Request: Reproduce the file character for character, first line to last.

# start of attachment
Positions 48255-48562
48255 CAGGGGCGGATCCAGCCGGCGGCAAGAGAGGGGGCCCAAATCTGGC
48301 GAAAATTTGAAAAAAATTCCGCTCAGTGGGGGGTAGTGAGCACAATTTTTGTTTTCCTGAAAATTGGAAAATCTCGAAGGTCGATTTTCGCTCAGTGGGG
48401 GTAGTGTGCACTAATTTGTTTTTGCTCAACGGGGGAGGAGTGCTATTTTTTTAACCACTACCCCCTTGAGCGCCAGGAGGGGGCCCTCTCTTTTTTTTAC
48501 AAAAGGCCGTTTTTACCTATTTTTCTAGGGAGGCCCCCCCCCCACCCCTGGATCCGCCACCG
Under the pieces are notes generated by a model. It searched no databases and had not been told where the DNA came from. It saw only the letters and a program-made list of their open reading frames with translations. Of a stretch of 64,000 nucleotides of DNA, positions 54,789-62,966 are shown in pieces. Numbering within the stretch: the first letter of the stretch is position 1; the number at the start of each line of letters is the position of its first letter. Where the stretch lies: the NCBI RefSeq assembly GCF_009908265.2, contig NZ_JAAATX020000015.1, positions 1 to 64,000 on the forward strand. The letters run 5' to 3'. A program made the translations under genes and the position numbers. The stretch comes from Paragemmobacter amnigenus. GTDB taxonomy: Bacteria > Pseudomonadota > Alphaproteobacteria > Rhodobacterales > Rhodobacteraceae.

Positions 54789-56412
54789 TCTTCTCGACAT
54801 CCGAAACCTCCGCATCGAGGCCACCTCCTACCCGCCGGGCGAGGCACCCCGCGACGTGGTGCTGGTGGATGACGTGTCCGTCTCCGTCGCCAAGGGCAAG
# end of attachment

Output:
Positions 48255-48562
48255 CAGGGGCGGATCCAGCCGGCGGCAAGAGAGGGGGCCCAAATCTGGC
48301 GAAAATTTGAAAAAAATTCCGCTCAGTGGGGGGTAGTGAGCACAATTTTTGTTTTCCTGAAAATTGGAAAATCTCGAAGGTCGATTTTCGCTCAGTGGGG
48401 GTAGTGTGCACTAATTTGTTTTTGCTCAACGGGGGAGGAGTGCTATTTTTTTAACCACTACCCCCTTGAGCGCCAGGAGGGGGCCCTCTCTTTTTTTTAC
48501 AAAAGGCCGTTTTTACCTATTTTTCTAGGGAGGCCCCCCCCCCACCCCTGGATCCGCCACCG
Under the pieces are notes generated by a model. It searched no databases and had not been told where the DNA came from. It saw only the letters and a program-made list of their open reading frames with translations. Of a stretch of 64,000 nucleotides of DNA, positions 54,789-62,966 are shown in pieces. Numbering within the stretch: the first letter of the stretch is position 1; the number at the start of each line of letters is the position of its first letter. Where the stretch lies: the NCBI RefSeq assembly GCF_009908265.2, contig NZ_JAAATX020000015.1, positions 1 to 64,000 on the forward strand. The letters run 5' to 3'. A program made the translations under genes and the position numbers. The stretch comes from Paragemmobacter amnigenus. GTDB taxonomy: Bacteria > Pseudomonadota > Alphaproteobacteria > Rhodobacterales > Rhodobacteraceae.

Positions 54789-56412
54789 TCTTCTCGACAT
54801 CCGAAACCTCCGCATCGAGGCCACCTCCTACCCGCCGGGCGAGGCACCCCGCGACGTGGTGCTGGTGGATGACGTGTCCGTCTCCGTCGCCAAGGGCAAG